When I was first browsing colleges, I took note of Oberlin’s emphasis on first-year seminar classes, described as introductory courses with small class sizes. Intrigued, I watched videos featuring students who espoused the benefits of these classes, but having heard similar excitement from students elsewhere, I didn’t give these videos much consideration.
So when the time came to select my top seminar choices, I simply shrugged and picked what seemed mildly interesting to me.
Come the start of my first semester, I was placed in Contemporary East Asian Cinema, a course not associated with my major and not about a topic with which I was particularly well-versed. However, as an incoming Chinese-American student, I was drawn to the focus on East Asia.
I’m from a predominantly white community and grew up with few consistent Asian role models. I saw even fewer on screen or in the media. I’ve relished the opportunity presented by my first-year seminar to explore cinema created by Asian directors and starring Asian actors in central roles. And, in light of the increase in anti-Asian hate in the United States, I am comforted by the course’s positive Asian representation in film.
It is my favorite class this semester. Each Monday and Wednesday, bright and early, we meet. We come prepared to discuss a film from Taiwan, Hong Kong, China, South Korea, or Japan. We spend time debating character motives, relationship dynamics, and social symbolism and context with the same respect and appreciation so often given to Western cinema.
Most notably, after watching Park Chan-Wook’s Joint Security Area, much of class was spent discussing the nature of the protagonist’s character, Major Jean. Is she emotionally deficient in her pursuit of truth or is she emotionally manipulative?
I find it especially exciting to draw upon others’ ideas for both consideration and rebuttal and psychologically rigorous to explore the extent to which the social context impacts the art made within a certain society at a given time.
The opportunity to sit and have so much discussion and the flexibility to express a wide array of ideas, questions, and opinions really surprised me. I got to sink my teeth into the “good stuff,” a freedom I hadn’t expected and which pleasantly surprised me.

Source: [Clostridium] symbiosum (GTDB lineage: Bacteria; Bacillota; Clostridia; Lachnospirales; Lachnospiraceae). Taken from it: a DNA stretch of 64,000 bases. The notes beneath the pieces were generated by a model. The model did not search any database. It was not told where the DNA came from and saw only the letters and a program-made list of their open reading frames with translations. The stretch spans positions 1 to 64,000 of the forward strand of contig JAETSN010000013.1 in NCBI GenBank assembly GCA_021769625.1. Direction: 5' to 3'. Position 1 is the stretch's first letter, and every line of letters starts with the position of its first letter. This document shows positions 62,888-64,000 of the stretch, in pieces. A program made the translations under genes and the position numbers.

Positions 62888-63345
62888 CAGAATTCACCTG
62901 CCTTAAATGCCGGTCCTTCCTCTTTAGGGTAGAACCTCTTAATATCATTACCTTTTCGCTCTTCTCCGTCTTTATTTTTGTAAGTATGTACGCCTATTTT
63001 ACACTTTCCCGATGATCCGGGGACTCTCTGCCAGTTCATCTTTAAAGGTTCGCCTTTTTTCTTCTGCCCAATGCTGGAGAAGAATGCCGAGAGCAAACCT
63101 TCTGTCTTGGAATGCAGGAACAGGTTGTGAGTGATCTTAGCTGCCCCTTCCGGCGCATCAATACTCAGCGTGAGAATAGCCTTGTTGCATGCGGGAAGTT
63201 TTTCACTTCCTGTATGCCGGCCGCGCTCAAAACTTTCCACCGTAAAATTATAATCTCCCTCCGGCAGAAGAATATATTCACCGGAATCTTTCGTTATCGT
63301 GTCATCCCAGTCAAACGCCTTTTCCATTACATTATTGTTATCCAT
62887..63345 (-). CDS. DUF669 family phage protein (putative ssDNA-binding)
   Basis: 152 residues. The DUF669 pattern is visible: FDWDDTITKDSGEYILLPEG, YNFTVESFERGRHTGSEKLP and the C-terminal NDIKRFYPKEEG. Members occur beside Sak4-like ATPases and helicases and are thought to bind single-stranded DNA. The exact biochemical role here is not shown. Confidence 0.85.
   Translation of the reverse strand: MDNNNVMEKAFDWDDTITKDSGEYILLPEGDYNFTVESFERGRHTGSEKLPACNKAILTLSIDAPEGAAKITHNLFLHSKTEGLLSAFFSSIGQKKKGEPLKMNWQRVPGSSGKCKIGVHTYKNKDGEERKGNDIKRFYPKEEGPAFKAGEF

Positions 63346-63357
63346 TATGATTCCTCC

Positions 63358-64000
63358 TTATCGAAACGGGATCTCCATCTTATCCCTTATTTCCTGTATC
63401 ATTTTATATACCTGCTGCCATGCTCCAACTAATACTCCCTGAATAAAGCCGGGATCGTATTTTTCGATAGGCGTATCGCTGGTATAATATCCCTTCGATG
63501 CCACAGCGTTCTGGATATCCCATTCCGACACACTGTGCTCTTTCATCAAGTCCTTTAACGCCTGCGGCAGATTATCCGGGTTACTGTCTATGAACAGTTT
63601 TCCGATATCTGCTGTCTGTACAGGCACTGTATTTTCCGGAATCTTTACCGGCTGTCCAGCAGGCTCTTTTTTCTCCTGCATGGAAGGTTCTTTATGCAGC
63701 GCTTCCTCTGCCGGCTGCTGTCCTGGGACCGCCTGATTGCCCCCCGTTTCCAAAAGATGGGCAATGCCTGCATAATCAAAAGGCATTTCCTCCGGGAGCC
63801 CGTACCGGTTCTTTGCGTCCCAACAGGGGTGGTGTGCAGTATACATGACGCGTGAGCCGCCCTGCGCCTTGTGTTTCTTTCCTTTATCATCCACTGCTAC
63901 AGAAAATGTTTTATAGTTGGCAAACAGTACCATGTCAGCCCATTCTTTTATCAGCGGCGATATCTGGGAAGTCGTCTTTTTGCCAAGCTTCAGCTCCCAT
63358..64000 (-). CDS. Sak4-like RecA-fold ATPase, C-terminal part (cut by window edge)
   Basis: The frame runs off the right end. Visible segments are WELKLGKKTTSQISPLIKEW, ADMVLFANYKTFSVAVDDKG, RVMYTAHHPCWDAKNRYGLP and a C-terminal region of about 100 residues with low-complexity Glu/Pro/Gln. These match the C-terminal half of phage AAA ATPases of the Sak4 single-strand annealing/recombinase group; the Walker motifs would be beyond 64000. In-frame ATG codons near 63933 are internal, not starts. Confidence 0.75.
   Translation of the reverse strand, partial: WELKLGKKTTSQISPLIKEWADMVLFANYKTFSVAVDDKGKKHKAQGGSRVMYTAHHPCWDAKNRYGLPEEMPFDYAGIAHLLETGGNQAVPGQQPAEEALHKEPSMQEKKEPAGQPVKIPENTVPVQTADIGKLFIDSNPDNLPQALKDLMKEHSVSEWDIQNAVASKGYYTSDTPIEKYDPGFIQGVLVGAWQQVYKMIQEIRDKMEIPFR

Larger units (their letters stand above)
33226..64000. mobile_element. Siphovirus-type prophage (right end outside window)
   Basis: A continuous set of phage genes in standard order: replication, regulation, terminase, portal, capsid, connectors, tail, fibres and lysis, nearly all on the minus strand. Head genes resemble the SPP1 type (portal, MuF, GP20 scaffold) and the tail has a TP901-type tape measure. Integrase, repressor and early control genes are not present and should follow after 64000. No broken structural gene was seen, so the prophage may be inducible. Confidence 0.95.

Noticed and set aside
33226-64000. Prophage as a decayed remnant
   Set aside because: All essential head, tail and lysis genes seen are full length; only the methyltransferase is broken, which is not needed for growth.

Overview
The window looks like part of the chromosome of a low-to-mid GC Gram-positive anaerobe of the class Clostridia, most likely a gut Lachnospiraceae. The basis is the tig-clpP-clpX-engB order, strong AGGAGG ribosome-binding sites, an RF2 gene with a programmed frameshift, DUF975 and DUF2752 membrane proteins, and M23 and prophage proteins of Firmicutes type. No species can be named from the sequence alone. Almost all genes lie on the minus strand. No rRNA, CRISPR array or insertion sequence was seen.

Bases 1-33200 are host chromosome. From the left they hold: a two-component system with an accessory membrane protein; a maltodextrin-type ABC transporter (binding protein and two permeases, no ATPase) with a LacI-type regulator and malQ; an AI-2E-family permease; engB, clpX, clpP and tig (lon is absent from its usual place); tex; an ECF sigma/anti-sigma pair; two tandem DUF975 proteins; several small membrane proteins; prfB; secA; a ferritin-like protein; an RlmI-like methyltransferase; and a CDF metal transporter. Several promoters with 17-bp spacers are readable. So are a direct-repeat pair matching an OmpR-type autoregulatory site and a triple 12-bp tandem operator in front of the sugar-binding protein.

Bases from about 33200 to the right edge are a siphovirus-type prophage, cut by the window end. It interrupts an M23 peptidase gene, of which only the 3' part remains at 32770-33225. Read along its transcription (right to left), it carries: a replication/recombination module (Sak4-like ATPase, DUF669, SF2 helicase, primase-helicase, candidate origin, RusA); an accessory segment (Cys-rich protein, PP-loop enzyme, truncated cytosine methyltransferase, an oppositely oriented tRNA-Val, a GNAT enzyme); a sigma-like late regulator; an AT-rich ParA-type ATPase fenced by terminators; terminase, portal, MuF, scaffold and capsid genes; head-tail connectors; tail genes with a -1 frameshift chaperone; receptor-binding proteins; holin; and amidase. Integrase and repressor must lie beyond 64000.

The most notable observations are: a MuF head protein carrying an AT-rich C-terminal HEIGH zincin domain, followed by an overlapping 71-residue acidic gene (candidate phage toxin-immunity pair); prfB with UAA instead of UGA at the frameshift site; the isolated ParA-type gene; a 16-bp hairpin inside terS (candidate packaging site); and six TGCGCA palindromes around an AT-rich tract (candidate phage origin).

I come from a high school where it was easy to run a rat race in an attempt to keep up with the perpetual treadmill of academic expectation. Teaching was focused solely on acing Advanced Placement and standardized tests. There was no time in the curriculum to debate ideas that have no obvious answer. Everything was yes or no, right or wrong.
In my first-year seminar at Oberlin, there isn’t always a right answer and rarely a wrong one. Cinema can be analyzed from a variety of perspectives and can address a multitude of experiences. Two different viewers may interpret the same film in completely different ways, yet each of these ways has its own merit. This is best exemplified by regular alternations between a written assignment and a creative project through which we get to write informed arguments about films and also practice basic cinema techniques including panning, tracking, and long shots. The seminar provides a solid introduction to both critical analysis of cinema and an early introduction to cinema production, which correspond nicely with the East Asian and Cinema Studies majors.
For people like myself, with other majors, the class can also be a nice way to explore potential additional academic interests and to dip your toes into new worlds.
So... all in all, a first-year seminar can simultaneously satiate intellectual appetite, allow for expansion of interest, and even connect to important cultural identities. I can now confidently say that I understand what the hype is all about.
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